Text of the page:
MySQL 5.0 is in beta, and has been feature-frozen since April. Back in 4.1, its abstracted table-type has been put to advantage with odd engines like Archive (only insert, no update); Blackhole for fast replication; and an improvement to MyISAM for logging (allowing concurrent selects with inserts-at-table-end). Their Connector/MXJ lets you run a native MySQL server embedded inside a Java application. In 5.0 we're seeing stored procedures per the SQL:2003 standard, triggers, updatable views, XA (distribution transaction), SAP R/3 compatible server side cursors, fast precision math, a federated storage engine, a greedy optimizer for better handling of many-table joins, and an optional "strict mode" to turn some of MySQL's friendly nonstandard warnings into compliant errors. And they're working on partitioning, ODBC, and letting MySQL Cluster's non-indexed columns to be stored on disk.

PostgreSQL 8.1 is expected to be released in November or December, after a feature-freeze in July -- and it's an impressive list of new features. Their optimizer will make use of multiple indexes when appropriate, which is pretty darn exciting. The recommendation will be that in most cases it will be most efficient to have only single-column indexes and let the optimizer figure out which combination to use. They're implementing a 2-phase commit, they're bringing the automatic vacuum into the core code, and they removed a global shared buffer lock so they're now getting "almost linear" SMP performance scaling. I've never felt the need for Postgres, but I'm definitely going to look at 8.1.

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Fun Stuff at OSCON 2005

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  • by jurt1235 (834677) on Wednesday August 10, 2005 @09:54AM (#13285744) Homepage
    I think that is good. Desktops are supposed to be boring (at least for business). To much eyecandy or things to be impressed about (3D flipping transparent rotating windows, everything animated, multimedia under every mouseclick) has nothing to do with productivity or doing business anymore. I think that Novell realises this much that they now that they can run their business on desktop linux (and they do), and that is does not really has to impress anybody. If somebody wants to save on licences and maintenance the next migration, just look over here is the message from Novell.
  • Ruby on Rails (Score:2, Interesting)

    by mauriatm (531406) on Wednesday August 10, 2005 @10:03AM (#13285808) Homepage
    From the main site: "Rails is a full-stack, open-source web framework in Ruby for writing real-world applications with joy and less code than most frameworks spend doing XML sit-ups". ... Curious: so how does this compete with other web frameworks in use (LAMP, J2EE, .Net, etc)? Pros, Cons? Any users/developers here?
  • What Everyone Missed (Score:0, Interesting)

    by Anonymous Coward on Wednesday August 10, 2005 @10:24AM (#13285960)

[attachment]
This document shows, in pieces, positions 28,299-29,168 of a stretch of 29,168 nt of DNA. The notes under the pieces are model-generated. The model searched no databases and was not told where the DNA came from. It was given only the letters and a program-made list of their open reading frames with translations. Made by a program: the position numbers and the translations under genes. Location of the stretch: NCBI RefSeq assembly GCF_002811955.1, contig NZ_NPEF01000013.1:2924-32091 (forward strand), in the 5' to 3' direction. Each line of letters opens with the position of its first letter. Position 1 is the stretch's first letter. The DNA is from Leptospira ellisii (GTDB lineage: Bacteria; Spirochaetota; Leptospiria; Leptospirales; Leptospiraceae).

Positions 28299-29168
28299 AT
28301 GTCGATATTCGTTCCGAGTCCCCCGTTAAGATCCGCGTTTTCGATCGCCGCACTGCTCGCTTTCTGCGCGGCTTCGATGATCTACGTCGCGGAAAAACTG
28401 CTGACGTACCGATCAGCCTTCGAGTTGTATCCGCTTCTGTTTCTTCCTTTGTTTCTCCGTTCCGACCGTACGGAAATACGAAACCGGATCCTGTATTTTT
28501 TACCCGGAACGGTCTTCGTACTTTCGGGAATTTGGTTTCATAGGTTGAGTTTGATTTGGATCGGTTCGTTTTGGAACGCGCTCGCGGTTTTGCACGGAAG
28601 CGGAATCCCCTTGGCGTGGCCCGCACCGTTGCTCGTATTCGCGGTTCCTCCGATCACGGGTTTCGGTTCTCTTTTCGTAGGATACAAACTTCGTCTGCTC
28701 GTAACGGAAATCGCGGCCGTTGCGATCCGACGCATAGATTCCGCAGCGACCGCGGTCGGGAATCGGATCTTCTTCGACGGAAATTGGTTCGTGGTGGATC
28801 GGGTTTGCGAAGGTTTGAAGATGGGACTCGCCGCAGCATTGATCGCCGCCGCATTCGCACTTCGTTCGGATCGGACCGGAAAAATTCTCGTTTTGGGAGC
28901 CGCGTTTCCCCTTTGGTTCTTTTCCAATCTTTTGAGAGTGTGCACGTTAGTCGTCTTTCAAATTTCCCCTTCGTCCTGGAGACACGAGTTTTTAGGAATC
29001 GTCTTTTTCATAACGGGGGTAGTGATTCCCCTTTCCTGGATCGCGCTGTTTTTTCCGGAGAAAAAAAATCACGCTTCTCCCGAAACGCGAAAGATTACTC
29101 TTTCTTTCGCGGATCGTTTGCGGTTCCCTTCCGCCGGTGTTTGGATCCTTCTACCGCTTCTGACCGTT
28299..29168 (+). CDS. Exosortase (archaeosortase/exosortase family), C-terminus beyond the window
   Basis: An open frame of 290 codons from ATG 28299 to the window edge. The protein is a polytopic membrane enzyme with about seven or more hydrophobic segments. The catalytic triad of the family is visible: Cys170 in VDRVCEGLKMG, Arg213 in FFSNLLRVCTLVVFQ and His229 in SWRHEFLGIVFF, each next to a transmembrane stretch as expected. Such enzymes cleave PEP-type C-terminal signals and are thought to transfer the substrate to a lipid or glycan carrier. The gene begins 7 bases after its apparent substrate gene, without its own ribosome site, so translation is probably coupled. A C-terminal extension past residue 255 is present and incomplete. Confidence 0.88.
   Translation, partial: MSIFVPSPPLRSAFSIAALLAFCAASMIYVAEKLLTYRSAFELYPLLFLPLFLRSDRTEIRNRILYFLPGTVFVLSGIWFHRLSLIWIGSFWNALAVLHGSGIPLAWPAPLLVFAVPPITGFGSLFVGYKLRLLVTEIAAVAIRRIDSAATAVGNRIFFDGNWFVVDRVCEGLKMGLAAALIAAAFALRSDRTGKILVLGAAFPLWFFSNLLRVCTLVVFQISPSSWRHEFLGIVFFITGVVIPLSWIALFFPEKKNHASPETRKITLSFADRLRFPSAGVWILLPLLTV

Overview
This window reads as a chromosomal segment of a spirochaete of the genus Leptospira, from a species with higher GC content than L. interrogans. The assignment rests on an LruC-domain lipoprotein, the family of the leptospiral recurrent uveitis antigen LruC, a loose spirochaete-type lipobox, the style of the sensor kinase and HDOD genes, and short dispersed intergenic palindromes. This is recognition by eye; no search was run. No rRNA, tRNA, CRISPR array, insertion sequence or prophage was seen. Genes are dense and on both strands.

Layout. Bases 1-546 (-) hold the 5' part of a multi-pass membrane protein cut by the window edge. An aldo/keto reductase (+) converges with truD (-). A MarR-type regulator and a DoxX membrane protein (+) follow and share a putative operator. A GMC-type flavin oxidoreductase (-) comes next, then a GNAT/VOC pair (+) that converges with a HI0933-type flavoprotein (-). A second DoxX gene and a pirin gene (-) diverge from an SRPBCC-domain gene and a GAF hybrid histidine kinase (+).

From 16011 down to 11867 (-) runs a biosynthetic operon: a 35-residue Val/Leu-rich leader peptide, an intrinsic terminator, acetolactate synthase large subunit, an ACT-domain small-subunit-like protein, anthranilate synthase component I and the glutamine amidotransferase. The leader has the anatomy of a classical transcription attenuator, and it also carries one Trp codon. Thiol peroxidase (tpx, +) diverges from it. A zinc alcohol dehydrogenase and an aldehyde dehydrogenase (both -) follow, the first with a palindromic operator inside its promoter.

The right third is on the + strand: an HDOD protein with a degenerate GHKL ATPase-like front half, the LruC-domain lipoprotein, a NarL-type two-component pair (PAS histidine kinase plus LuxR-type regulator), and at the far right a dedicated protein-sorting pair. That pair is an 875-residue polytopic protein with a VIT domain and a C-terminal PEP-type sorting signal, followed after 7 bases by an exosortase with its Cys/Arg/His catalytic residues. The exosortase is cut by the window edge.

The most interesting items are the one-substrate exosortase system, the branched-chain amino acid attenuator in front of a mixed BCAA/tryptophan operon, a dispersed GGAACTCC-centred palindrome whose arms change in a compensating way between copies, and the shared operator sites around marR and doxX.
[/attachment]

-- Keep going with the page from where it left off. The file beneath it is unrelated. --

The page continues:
1. Drunken Geeks
    2. Hookers
    3. Drunken Hookers
    4. Someone puked on a Trane AC unit
    5. Volleyball with a Rubber-banded Jewelbox of Windows NT CDs.
    6. Soy-based Donuts (an abomination)
    7. "Schwag" T-Shirts
    8. Someone brought a PINK alienware laptop and was parading it around (what's up with that?)
    9. Endless 'Sith' debates, sometimes ending via Trial by Combat.
    10. Old School Flower hippies don't intermingle well with Newage Code hippies.

    Code? What code?
  • by FunWithHeadlines (644929) on Wednesday August 10, 2005 @10:26AM (#13285977) Homepage
    "Computer Associates was invited by O'Reilly to talk about its recently open-sourcing Ingres. Its representative, while confessing that introducing a new license was "probably the wrong thing to do," said that other licenses wouldn't have worked for them (the GPL "was seen as viral")."

    What a disappointing response by the CA representative. Can CA really be that clueless, since a simple Google search on "GPL viral" will find plenty of information (including past articles on /.) that show the GPL is NOT viral? Or is CA just pushing that FUD for some other reason? I don't know, but it's disappointing to see them resort to that tired excuse for their actions.

    If you use a GPL'ed database tool, the GPL does not come into play with regard to your software, any more than using the GIMP to create a picture doesn't GPL your software in the process. The GPL comes into play if you were to grab some GPL code and put it into your software product, and then you release the result as your own product under a different licensing scheme. You are then given a choice: Release it under the GPL or not release that code. There is always a third option: Don't take someone else's code without honoring its license terms in the first place. Write it yourself, if you want to release under a different license.

    But none of this applies to using a DB program. The GPL isn't viral in the first place, and it certainly doesn't apply to the end-user use of a software package.

  • by the big v (45514) on Wednesday August 10, 2005 @11:09AM (#13286300)
    I have a buddy who works in the Novell legal department. I asked him if he was being forced to switch from MSOffice to OpenOffice, and he said no. There is no way he could prepare his necessary documents with OO because of some features it lacked. Specifically he said they had problems with generating the kinds of tables they needed.